Friday, August 14, 2015

Ask Me a Question: Doomed! The Untold Story of Roger Corman's Fantastic Four

Fantastic Four week keeps rolling as we attended the West Coast premiere of documentary, Doomed! The Untold Story of Roger Corman's Fantastic Four at the Aero Theatre in Santa Monica. Written and directed by Marty Langford, Doomed! takes a look at 1994's low budget and never released adaptation of Marvel Comics' seminal book. Constantin Films' Bernd Eichinger had secured the rights to the comic book in the 80's and needed to have a film in production by the end of 1992. Approaching both Troma Films' Lloyd Kaufman and Roger Corman's New Horizons, Kaufman took his company out of the running as he was friends with Stan Lee and didn't wish to sour the relationship or earn the ire of movie goers with a slap dash film. Corman gave it to his team to chew on over a weekend and they thought they could do something with the material. Constantin and New Horizons each allegedly put up $750,000 bucks and the film was underway. Around four drafts were written and the film began casting quickly and shooting started.

Drawn from the pages of the original 1961 comic book by Lee and Jack Kirby, The Fantastic Four was directed by Corman alumni Oley Sassone with a cast that included Alex Hyde-White as Reed Richards/Mr. Fantastic, Jay Underwood as Johnny Storm the Human Torch, Rebecca Staab as Susan Storm the Invisible Woman, Michael Bailey Smith as Ben Grim, Carl Ciarfalio as The Thing and Joseph Culp as Victor Von Doom. Shot in the condemned Corman studio in Venice, FF reused existing sets and features some less than stellar special f/x, although The Thing's suit and servo motored head is pretty impressive on the small scale. Marvel was still in the doldrums of their cinematic life as low budget versions of Captain America and The Punisher had already been released to little fanfare directly to video in the wake of Batman's gargantuan success. Stan Lee visited the set, even bringing doughnuts but publicly downplayed the film, stating that Marvel was soon going to take control of it's own destiny and no longer license out their characters. Costumes were true to the comics and after a quick and exhausting shoot, filming ended and post production began.

A trailer was cut for the film but progress and updates were lacking from Corman. Thousands of posters and stills were printed with a rumored 500 screen release in the works. When studio updates became less and less frequent, the cast decided to start their own awareness campaign, attending comic book conventions on their own dime with Michael Bailey Smith spending $12,000 dollars of his own money. Response at San Diego Comic-Con was terrific with the cast signing and the trailer playing on endless loop. Con goers bought nearly 10,000 copies of Film Threat magazine with a FF cover story. A premiere at The Mall of America was announced before being suddenly canceled. While no one really knows exactly what happened; the cast, crew and filmmakers tell various stories that point to Eichinger making a deal with Fox and burying the film. Roger Corman was paid off and that was it. Stunned, the heartbroken cast and crew began to see the film pop up on bootleg VHS at conventions, Sassone thinking it came from a dubbing studio he had copies made at for his personal collection since no one was ever going to see it. 20 years later, everyone involved would still like to see the film released and look back at the experience with equal parts fondness and disappointment.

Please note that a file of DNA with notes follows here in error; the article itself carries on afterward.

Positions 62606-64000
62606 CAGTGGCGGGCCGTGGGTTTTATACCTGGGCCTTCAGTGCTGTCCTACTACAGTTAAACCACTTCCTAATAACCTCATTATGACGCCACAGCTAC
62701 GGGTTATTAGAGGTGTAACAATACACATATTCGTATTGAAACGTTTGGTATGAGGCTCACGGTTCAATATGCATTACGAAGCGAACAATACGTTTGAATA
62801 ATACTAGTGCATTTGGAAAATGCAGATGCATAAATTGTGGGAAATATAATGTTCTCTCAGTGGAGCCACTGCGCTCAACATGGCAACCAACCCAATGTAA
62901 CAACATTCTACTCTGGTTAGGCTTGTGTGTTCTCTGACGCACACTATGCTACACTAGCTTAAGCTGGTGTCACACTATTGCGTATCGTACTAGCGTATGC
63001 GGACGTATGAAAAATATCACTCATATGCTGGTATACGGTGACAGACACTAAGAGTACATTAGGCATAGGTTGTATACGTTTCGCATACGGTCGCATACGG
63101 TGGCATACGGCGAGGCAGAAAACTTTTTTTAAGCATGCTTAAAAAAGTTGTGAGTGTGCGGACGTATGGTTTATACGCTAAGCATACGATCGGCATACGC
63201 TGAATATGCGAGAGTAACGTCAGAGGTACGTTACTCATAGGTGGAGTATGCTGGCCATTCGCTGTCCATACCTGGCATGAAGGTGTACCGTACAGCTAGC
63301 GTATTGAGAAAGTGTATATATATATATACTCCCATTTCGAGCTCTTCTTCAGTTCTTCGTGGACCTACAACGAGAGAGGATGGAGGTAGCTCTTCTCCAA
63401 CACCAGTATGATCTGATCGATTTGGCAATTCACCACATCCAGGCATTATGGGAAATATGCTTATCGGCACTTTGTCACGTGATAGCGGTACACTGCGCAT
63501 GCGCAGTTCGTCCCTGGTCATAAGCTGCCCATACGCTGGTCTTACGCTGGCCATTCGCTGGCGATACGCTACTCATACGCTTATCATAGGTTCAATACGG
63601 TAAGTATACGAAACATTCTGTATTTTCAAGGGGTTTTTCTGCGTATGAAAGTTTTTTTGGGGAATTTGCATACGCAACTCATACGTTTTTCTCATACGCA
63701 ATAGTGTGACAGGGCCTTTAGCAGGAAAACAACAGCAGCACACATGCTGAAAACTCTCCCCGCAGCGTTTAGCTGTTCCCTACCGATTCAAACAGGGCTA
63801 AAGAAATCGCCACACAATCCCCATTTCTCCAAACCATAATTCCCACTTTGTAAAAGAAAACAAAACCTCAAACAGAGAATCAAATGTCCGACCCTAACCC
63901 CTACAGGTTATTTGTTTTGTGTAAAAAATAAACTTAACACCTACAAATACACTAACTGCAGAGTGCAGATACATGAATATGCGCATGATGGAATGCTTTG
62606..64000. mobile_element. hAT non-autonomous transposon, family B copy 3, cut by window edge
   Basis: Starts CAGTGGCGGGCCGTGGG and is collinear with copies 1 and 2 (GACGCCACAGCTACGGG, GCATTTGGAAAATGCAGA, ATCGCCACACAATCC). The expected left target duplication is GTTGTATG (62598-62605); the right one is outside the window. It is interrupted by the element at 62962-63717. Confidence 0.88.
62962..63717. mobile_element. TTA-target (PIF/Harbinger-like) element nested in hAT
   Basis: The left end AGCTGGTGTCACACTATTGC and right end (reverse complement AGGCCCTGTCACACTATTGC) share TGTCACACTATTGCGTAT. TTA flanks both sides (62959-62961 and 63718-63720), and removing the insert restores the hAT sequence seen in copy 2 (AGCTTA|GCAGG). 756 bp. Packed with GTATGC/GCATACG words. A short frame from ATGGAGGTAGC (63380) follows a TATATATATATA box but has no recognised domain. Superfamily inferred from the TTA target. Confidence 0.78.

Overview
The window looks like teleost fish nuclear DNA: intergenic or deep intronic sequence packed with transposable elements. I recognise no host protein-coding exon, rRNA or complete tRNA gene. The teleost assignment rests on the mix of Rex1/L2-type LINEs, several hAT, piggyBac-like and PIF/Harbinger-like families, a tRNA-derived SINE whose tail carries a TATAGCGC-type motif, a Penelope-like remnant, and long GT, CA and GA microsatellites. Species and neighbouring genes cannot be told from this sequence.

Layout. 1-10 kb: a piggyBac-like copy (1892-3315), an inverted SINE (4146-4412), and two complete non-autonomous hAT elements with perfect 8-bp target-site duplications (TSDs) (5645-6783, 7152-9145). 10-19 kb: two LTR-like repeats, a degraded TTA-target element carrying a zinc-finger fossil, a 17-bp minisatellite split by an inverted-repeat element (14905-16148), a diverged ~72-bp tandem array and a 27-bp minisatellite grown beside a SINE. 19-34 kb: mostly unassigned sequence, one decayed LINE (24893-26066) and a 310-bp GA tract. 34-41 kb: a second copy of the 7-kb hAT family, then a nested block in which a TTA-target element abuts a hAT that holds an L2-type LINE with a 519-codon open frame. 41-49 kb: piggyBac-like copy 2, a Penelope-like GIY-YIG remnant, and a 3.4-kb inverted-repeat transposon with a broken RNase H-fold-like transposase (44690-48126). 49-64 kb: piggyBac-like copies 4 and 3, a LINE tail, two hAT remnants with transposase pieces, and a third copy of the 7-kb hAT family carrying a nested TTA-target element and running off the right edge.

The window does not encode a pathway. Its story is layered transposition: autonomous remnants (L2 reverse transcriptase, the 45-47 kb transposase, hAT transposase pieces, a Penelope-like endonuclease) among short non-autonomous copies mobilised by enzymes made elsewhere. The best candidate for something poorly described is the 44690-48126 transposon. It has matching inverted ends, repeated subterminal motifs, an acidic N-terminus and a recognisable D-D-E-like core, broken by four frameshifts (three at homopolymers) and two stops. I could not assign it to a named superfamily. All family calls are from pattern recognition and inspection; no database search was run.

All in Doomed! is a fabulous and informed look into a real oddity of comic book movie history. After years of starts and stops, Fox finally made a Fantastic Four film in 2005 to solid box office if lukewarm critical and audience reception. A sequel featuring the Silver Surfer fared worse and the property was put on hold until the recent, low-tech reboot debacle. After the documentary, a giant panel was introduced that included producer Mark Sikes, actors Hyde-White, Staab, Culp, Smith, Kat Green, Ciarfalio and director Sassone. Roger Corman was in the audience but bailed by the end.

- It was a tough shoot that was fun if not funny.
- Culp loves to talk and hold court, guy still wants to see the movie released and redo some of his mangled dialog. His son is a huge supporter and cosplays as Dr. Doom at conventions.
- Smith felt heartsick after the documentary as it could have been so much more. All of their blood, sweat and tears vanished in a cruel instant of Hollywood business as usual.
- White is a funny guy and very sincere, as a Santa Monica resident and Aero attendee, was so happy to be part of film and 20 years later be able to celebrate it with the audience.
- One of Sikes' friends had 16 copies of the bootleg, always looking for the best quality.
- Smith and Ciarfalio ended up working together several times, on one movie Smith tore his bicep on the first day but stunt coordinator Ciarfalio kept his mouth shut, knowing his friend could continue.
- Culp still has a Dr. Doom mask at home, the suit cut into his legs and he still has the scars.
- At the end of the day, they want the new films to succeed as it only draws attention to their work.
- The actors didn't know they were playing archetype roles that would be so important to the genre, that lack of pressure helped them enjoy the process and be free.
- A guy at a party recognized Green from a bootleg copy and she tracked one down herself.
- Culp said Sassone took care of them and told him to really go for it as Dr. Doom.

It was a fun night and I chatted with Michael Bailey Smith about his work on Van Damme's In Hell and with Phillip Rhee in Best of the Best 3. Hopefully you'll see a Tell Me A Question feature on him soon. Until then, check out Doomed!

No comments:

Post a Comment